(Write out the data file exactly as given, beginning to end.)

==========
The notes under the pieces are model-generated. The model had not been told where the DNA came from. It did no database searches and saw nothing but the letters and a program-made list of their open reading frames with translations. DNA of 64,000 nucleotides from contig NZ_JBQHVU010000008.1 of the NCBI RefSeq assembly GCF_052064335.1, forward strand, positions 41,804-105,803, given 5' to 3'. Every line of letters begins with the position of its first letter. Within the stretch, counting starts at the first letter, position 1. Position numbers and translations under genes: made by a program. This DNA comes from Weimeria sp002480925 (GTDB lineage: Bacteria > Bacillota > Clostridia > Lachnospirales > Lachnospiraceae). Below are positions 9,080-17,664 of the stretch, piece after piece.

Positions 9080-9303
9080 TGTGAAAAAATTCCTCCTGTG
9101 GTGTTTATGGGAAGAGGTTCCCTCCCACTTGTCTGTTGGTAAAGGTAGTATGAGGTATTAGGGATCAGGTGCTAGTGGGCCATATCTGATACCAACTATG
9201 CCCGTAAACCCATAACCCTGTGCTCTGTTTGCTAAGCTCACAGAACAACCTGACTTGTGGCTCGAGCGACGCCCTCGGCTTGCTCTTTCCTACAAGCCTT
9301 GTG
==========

The notes under the pieces are model-generated. The model had not been told where the DNA came from. It did no database searches and saw nothing but the letters and a program-made list of their open reading frames with translations. DNA of 64,000 nucleotides from contig NZ_JBQHVU010000008.1 of the NCBI RefSeq assembly GCF_052064335.1, forward strand, positions 41,804-105,803, given 5' to 3'. Every line of letters begins with the position of its first letter. Within the stretch, counting starts at the first letter, position 1. Position numbers and translations under genes: made by a program. This DNA comes from Weimeria sp002480925 (GTDB lineage: Bacteria > Bacillota > Clostridia > Lachnospirales > Lachnospiraceae). Below are positions 9,080-17,664 of the stretch, piece after piece.

Positions 9080-9303
9080 TGTGAAAAAATTCCTCCTGTG
9101 GTGTTTATGGGAAGAGGTTCCCTCCCACTTGTCTGTTGGTAAAGGTAGTATGAGGTATTAGGGATCAGGTGCTAGTGGGCCATATCTGATACCAACTATG
9201 CCCGTAAACCCATAACCCTGTGCTCTGTTTGCTAAGCTCACAGAACAACCTGACTTGTGGCTCGAGCGACGCCCTCGGCTTGCTCTTTCCTACAAGCCTT
9301 GTG